Today's Harvest
Where Agriculture Means Business

Recognizing our Congressional Ag Committees

On National Ag Day, we thank not only those who produce our nation’s food and fiber, but also want to acknowledge those who continue to support our nation’s agricultural production and write the laws that ensure the health, safety and affordability of our nation’s food supply.

Congressional committees committed to agriculture have existed for nearly 200 years. Committees help to organize the work of Congress by deliberating and influencing legislation, and are the first step in the process of passing the laws that govern the nation. Did you know that around 8,000 bills go to committee annually? Yet, fewer than 10 percent of those bills make it to the floor for consideration.1

With the diversity of crops and other farm products, unpredictable weather conditions and fluctuating market access that challenge agricultural producers every day, agriculture committee members’ play a critical role in addressing the ongoing needs of agriculture across the United States. The diverse voices of committee members have contributed to farm policy that has helped to shape the industry.

The House Agriculture Committee was founded in 1820 after Lewis Williams (NC) sponsored a resolution to create an agricultural committee that would create a balance between agriculture and commercial and manufacturing interests. Delegates from New York and New Hampshire were among the seven founding members. Today, the House Ag Committee consists of 47 members and has jurisdiction over agriculture, food, rural development and forestry.

The Senate formed its counterpart five years later in 1825. Senator William Findlay (PA) submitted a resolution to provide for the creation of a standing Committee on Agriculture. Along the same lines as Lewis Williams, Senator Findlay wanted to balance the components of the American economy. He argued that commerce, manufacturing and agriculture were the “three great branches of domestic industry.”2 In this way, agriculture deserved its own distinct committee.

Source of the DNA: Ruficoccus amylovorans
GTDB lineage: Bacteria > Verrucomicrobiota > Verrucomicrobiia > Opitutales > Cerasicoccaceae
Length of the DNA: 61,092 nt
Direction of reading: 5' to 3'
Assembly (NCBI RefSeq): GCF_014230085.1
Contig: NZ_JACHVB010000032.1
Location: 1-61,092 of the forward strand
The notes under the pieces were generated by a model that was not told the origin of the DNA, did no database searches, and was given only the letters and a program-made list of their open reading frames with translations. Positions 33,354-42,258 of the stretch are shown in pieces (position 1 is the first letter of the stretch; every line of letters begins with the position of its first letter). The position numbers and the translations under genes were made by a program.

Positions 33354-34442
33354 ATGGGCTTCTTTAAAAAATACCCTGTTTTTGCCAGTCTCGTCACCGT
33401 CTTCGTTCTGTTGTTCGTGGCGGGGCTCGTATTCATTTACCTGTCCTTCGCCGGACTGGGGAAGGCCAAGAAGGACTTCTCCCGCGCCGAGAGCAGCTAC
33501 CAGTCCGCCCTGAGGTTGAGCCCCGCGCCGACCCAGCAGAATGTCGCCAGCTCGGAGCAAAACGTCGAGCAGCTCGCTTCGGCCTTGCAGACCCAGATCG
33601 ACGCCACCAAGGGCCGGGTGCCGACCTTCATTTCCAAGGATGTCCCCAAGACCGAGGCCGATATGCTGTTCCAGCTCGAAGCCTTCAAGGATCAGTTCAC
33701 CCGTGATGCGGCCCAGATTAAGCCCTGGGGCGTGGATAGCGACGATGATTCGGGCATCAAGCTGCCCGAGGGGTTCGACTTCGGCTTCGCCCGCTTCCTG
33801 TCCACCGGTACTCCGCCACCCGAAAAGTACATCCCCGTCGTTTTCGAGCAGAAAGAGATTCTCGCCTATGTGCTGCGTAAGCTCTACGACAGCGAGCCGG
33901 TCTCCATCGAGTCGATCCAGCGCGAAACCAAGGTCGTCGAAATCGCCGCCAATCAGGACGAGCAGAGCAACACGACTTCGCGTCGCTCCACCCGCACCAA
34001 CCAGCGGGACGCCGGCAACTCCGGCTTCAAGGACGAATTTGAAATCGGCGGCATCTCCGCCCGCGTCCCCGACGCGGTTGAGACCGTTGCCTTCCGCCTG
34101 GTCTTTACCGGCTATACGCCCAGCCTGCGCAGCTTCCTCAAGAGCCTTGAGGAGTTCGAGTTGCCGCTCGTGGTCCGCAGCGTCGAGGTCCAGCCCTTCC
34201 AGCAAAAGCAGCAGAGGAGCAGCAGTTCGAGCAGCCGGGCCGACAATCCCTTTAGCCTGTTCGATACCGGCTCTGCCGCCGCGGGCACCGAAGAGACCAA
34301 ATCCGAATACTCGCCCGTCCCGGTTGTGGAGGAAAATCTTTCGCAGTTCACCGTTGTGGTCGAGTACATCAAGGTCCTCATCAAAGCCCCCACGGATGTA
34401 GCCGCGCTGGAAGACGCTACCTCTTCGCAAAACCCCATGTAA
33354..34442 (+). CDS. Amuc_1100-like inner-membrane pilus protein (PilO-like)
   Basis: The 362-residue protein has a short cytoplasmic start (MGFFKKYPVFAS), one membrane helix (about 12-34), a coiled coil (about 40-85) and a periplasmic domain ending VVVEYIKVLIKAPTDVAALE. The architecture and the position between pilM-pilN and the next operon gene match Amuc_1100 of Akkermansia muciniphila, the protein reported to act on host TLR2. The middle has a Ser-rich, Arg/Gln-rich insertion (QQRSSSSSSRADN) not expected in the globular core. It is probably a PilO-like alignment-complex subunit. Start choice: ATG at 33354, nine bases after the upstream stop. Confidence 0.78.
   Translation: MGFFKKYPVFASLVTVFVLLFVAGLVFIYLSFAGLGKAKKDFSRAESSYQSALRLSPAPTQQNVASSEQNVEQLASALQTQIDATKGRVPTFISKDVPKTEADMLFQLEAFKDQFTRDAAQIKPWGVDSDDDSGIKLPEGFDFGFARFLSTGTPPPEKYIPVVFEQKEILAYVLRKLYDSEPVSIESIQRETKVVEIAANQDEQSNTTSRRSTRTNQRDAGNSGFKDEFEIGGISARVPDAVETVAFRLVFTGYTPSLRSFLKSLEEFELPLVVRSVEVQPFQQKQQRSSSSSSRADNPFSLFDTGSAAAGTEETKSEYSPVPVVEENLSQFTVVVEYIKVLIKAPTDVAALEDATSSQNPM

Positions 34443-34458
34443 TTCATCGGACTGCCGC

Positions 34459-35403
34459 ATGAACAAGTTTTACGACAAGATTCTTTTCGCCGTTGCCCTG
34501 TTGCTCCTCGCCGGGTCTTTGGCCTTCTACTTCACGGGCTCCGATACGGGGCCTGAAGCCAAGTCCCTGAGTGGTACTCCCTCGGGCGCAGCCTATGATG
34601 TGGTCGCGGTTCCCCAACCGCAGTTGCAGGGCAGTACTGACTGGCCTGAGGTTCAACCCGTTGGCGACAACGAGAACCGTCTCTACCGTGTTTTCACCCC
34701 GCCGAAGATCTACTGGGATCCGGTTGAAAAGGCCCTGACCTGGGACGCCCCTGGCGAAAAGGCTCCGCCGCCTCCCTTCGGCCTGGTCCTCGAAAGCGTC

Today, the Senate Agriculture Committee is focused on agricultural research and economics, production and market access, crop insurance and other risk management tools, as well as nutrition, forestry and programs that support rural development. Learn more about the Senate Agriculture Committee.

The Northeast continues to have a strong representation on both the Senate and House Agriculture committees. In the House, Representatives James McGovern (MA-02), Jahana Hayes (CT-05), Antonio Delgado (NY-19), Anthony Brindisi (NY-22), Jeff Van Drew (NJ-02), Chellie Pingree (ME-02), and Sean Patrick Maloney (NY-18) currently serve on the committee. Senators Kirsten Gillibrand (NY) and Patrick Leahy (VT) serve on the Senate Agriculture Committee. Having so many members on the agriculture committees from the Northeast provides a great opportunity to connect with those policymakers who will have a voice on one of the key committees impacting our industries.

In 2018 both the Senate and House agriculture committees successfully led the development of the 2018 Farm Bill which was signed into law on December 20, 2018. As we move forward, there are other important policy discussions on tap for the year ahead including oversight on the how USDA implements new Farm Bill provisions. Outside the jurisdiction of the agriculture committees, finding a workable solution to ensure a stable supply of labor for Northeast agriculture, including a new agricultural guestworker program will be a top priority. Farm Credit East will continue to engage with new and returning committee members and other members of Congress to let them know about the important work of our members and the issues that impact them.

1 “The Importance of Committees.”, Independence Hall Association, 2019,
2 U.S. Senate Committee on Ag. “History | The United States Senate Committee On Agriculture, Nutrition & Forestry.” The United States Senate Committee On Agriculture, Nutrition & Forestry, 2019,

Older “Fire Fighting” - or - “Fire Prevention?” Focusing Your Efforts on Preventing Fires Instead of Fighting Them Newer South Dakota Paves the Way for Sales Tax